Is financial pressure causing people to cut back on therapy?

This is a question I have heard other counsellors asking recently, as well as the question I have been asking myself of late.


I suspect what is happening is that people are being squeezed so much that there is no money left in their budget for counselling. People see counselling as not necessary; it is expensive, so they will continue to cope and struggle on without it.

This gives me a deep sense of sadness. The need is undeniable. Undoubtedly the cost is prohibitive, but the things that cause people to seek counselling do not get better when they are ignored. I would argue the opposite happens. 

Counselling, expensive as it is, is cheaper than the consequences of not having counselling.

Depression, the decreased ability to function at our best, the stress it brings to our lives, and families, the relationship breakdowns, the constant unresolved lack of well-being. None of which are cheap. 'A penny spent now saves a pound later' seems quite appropriate.

What is the impact on counselling professionals?

A colleague of mine has dropped from 10+ clients to three, and I have gone from 15 to eight clients. Apart from the aspect of 'How am I going to pay the bills?', it has caused me to consider a perhaps broader picture.

Certainly, I do not believe that every client or person in need has got well overnight. I know my clients are heading towards a healthier way of being, but they are not there yet. A charity I work with has had to close its doors to new clients because they do not have the capacity to take any more clients. I was appalled recently when I read a counsellor posting that they considered £10 an hour (average) net take home to be acceptable. In a similar way, I do not believe that the need for counselling has plummeted, so what is going on?

In any industry, the law of supply and demand applies. Lots of counsellors and fewer clients leads to downward pressure on pay rates. Is that the cause of what counsellors are experiencing? I do feel that there is a race to the bottom in the counselling world i.e. competition in rates offered. But I do question the wisdom of this.

I certainly would not want to have counselling from a counsellor who, for financial reasons, is seeing between eight and 10 clients a day. Even more, I would not want to be a client towards the end of that counsellor's day.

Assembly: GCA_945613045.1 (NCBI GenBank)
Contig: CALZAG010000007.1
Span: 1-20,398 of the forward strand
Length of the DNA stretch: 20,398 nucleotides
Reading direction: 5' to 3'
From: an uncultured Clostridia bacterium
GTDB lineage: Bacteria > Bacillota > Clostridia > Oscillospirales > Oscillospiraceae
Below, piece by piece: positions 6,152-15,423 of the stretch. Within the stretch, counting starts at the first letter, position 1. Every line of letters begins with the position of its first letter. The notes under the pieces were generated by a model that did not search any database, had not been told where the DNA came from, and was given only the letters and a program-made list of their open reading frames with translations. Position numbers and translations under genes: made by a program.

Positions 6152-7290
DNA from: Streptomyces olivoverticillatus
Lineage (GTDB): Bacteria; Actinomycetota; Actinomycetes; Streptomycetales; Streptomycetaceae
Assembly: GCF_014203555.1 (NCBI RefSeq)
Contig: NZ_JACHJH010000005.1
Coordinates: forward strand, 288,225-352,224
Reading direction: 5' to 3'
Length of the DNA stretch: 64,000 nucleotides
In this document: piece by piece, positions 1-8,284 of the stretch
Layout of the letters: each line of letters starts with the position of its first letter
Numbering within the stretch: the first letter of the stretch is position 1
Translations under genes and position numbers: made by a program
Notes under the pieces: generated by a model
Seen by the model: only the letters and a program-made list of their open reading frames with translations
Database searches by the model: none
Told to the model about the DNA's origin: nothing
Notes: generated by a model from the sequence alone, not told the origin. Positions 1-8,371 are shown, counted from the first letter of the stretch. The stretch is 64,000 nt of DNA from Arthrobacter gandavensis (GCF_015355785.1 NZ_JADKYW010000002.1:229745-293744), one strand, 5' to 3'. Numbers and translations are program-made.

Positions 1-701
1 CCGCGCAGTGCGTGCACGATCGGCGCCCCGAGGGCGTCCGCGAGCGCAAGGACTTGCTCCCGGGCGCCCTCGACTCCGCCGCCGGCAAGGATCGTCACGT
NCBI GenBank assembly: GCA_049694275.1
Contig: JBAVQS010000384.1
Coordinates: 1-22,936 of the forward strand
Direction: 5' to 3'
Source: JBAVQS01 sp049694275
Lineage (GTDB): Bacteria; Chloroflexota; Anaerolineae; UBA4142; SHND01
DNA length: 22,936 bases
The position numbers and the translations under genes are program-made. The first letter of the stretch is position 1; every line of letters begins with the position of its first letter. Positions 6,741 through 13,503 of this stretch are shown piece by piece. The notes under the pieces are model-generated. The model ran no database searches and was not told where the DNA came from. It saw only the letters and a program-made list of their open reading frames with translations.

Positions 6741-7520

To try and understand what is happening I need to consider what is happening in the rest of the world - the economy. An example that struck me was from someone who posted on Facebook recently. In order to live in a less than desirable house, in a less than desirable area, to meet the needs of a parent of two children, with no frills, just outgoings, they calculated they needed to be bringing in £45k - 50k per annum. I can quibble about the amounts used and the way the budget is managed but I cannot quibble with the general idea of the post. Who in our country achieves that level of income? Undoubtedly some do but certainly not the majority of people I think.

I am aware of a lot more people who survive on a lot less. So what to do?

Navigating financial concerns with therapy

For me, it comes down to priorities. Would you ignore an engine warning light on your dashboard because of the cost? You might do so for a while but you know that the longer you leave the trip to the garage, the greater the cost.

The car is essential in today's world, but so is your health and well-being. If you are experiencing financial difficulty, speak to your counsellor. Ask them about the potential to reduce fees for a period of time. You might be pleasantly surprised.

When looking to receive counselling, do not let your financial circumstances cause you to stop looking. Ask any counsellors you are considering if they can negotiate lower fees. You might be surprised to hear that quite a few counsellors hold a certain number of reduced fee slots in their practices.

That stiff upper lip, the suffering in silence and the 'British way' is outdated. It serves only to prolong suffering and to deny well-being. You deserve so much more than to just grimly carry on. You deserve so much more than surviving - you deserve to be thriving.

The views expressed in this article are those of the author. All articles published on Counselling Directory are reviewed by our editorial team.

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Chelmsford CM1
Written by Steve Fayers, Counsellor / Therapist | Certified Trauma Therapist
Chelmsford CM1

I am a person, a counsellor, a parent, a flawed human being who has struggled with life. Struggled with addiction.
I would rather struggle than give in and accept a life that does not meet my needs and wants.
I am trying to be the best person I can be.
"I will not go quietly into that goodnight " (paraphrased Dylan Thomas)

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